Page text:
The musical freedom that Waylon Jennings, Willie Nelson, and Kris Kristofferson yearned for in the late 1960s seemed out of reach in the sterile new office buildings and sagging bungalows that housed the record business on Music Row. The corporate enclave ruled every country artist in town. Except for Johnny Cash, who under the cover of midnight darkness lugged his guitar and his band into the studios of Columbia Records.
Cash followed his own rules in the studio, uncorking classic records that dealt with war, the plight of the American Indian, and other thorny topics—a departure from more traditional subjects of love and heartbreak. Cash’s producers let Cash be Cash, which meant throwing away the studio clock, leaving his backing band the Tennessee Three alone, however calcified its boom-chicka-boom rhythm had become, and standing by without complaint while Cash ploddingly chose songs and worked out arrangements—A&R tasks that elsewhere on Music Row would have been completed days before the session. When Waylon Jennings demanded and got such freedoms from RCA-Nashville in the early 1970s, many proclaimed that he was the first. In truth, as with so many things in that town, Cash—the godfather of Nashville’s outlaw movement—had gotten there first.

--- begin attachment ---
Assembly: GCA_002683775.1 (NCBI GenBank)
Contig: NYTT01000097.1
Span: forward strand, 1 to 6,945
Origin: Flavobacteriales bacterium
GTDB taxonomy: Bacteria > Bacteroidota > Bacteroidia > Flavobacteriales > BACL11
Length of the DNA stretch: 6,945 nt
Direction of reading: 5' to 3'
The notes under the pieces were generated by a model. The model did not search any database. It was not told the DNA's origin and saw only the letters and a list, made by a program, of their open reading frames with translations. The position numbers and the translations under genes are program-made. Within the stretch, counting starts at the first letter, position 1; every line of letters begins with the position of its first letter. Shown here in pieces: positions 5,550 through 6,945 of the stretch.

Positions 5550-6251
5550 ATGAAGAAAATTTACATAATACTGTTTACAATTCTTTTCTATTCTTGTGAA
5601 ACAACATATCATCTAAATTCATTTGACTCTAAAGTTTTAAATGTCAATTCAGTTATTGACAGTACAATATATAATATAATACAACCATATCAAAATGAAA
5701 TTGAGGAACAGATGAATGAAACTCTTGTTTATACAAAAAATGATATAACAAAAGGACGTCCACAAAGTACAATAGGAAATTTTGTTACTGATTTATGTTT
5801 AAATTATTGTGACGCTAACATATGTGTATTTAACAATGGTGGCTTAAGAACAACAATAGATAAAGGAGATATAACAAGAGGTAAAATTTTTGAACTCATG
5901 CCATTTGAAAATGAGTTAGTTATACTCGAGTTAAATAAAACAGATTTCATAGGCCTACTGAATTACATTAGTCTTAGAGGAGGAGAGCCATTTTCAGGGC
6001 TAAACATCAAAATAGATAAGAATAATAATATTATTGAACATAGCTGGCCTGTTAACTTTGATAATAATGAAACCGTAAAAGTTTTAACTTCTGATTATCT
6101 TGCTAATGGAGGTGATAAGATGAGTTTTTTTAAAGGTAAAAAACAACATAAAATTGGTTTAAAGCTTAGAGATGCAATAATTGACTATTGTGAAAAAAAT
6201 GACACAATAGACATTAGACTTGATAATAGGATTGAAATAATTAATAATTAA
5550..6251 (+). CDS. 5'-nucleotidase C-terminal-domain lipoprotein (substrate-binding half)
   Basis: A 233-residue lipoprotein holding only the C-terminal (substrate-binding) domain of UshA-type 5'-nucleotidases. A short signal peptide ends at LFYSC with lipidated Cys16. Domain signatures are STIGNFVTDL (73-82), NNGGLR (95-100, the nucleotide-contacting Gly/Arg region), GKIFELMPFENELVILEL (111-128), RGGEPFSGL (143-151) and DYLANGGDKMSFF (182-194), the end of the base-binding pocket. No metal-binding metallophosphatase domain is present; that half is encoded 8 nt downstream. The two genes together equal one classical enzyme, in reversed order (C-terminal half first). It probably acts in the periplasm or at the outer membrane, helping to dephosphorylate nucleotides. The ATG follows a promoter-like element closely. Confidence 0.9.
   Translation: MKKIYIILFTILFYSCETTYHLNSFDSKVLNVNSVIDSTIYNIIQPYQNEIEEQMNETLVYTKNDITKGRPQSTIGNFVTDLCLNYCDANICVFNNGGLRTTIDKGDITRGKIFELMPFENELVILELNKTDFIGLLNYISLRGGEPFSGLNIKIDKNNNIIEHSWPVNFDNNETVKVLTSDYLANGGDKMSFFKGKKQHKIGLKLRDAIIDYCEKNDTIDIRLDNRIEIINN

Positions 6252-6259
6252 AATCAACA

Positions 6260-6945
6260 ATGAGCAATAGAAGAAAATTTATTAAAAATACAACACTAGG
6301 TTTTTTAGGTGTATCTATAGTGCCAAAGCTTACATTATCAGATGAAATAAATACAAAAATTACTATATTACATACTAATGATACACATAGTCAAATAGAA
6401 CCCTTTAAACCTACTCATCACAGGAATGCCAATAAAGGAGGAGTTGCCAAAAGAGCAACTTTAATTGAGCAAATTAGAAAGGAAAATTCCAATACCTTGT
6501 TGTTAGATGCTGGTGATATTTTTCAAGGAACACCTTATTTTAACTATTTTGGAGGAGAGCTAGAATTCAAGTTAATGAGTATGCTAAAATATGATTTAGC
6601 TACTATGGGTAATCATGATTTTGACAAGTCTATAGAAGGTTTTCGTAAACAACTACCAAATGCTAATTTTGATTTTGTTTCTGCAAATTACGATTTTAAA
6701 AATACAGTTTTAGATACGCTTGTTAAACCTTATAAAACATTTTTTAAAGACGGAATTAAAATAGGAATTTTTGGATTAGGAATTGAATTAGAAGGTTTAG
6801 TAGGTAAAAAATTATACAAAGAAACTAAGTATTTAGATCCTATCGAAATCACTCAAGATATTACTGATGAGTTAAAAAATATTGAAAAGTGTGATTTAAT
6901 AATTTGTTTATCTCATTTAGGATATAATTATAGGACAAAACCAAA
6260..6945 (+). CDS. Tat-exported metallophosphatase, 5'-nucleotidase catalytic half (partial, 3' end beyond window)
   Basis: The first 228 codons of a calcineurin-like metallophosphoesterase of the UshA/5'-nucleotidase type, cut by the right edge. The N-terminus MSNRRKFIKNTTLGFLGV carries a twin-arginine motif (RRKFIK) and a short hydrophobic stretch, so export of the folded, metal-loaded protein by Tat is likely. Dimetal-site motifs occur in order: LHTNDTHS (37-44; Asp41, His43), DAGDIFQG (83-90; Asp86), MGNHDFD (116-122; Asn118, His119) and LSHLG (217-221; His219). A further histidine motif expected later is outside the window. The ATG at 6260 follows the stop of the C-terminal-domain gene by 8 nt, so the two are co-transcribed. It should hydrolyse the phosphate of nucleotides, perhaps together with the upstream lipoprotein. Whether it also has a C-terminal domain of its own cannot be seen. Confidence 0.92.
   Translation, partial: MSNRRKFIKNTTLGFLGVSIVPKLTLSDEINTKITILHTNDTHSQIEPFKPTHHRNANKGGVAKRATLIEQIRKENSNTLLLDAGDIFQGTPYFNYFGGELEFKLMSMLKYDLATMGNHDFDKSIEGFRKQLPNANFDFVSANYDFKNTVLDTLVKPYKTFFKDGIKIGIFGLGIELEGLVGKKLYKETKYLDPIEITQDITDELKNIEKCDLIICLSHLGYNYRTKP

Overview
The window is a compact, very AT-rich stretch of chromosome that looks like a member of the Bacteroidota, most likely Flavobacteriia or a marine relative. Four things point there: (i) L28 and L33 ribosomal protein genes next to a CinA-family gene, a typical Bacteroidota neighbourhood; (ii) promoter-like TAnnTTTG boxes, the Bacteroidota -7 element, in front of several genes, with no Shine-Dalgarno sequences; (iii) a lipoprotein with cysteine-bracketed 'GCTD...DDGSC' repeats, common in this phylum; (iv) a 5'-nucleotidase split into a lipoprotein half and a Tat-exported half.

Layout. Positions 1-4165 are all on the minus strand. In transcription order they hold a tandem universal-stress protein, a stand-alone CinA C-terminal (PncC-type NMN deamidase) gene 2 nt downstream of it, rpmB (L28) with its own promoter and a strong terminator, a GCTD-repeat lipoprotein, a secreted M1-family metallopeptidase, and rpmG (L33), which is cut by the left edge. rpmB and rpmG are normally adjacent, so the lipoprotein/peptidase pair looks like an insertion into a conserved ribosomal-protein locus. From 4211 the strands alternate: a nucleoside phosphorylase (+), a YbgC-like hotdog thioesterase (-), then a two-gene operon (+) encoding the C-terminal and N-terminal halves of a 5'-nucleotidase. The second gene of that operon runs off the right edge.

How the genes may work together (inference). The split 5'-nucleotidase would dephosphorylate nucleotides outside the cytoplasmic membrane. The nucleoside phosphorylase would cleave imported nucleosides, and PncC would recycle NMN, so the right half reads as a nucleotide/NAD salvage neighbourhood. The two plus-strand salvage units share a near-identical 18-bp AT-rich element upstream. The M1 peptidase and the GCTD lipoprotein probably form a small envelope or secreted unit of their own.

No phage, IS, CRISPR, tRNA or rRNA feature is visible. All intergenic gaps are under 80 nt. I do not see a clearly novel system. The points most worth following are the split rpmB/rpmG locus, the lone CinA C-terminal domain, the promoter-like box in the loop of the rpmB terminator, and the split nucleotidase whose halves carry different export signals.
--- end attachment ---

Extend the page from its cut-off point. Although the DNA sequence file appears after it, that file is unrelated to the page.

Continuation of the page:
Bob Dylan came second. He arrived in Music City on February 14, 1966, to record "Blonde on Blonde" and, like Cash, presided over sessions that were the antithesis of Nashville Sound. With the exception of multi-instrumentalist Charlie McCoy, who had traveled to New York in 1965 and unexpectedly played guitar on Dylan’s "Highway 61 Revisited," none of the Nashville musicians on "Blonde on Blonde" had worked big-label sessions that were so free and easy. Throughout six days of recording, interrupted midway by a few live shows, Dylan wandered into Columbia in the evenings, spent hours scribbling down lyrics and a few more on music, then recorded in the morning. Songwriter Billy Swan was in the final days of the engineer’s assistant job that he would soon give to Kristofferson during those sessions. He admits that he had only haphazardly followed Dylan’s career up to that point, but in between his gofer tasks, he began to see the light. “What was coming back from those speakers was so fucking good: his singing, his performing. That whole album is fantastic.”
* * *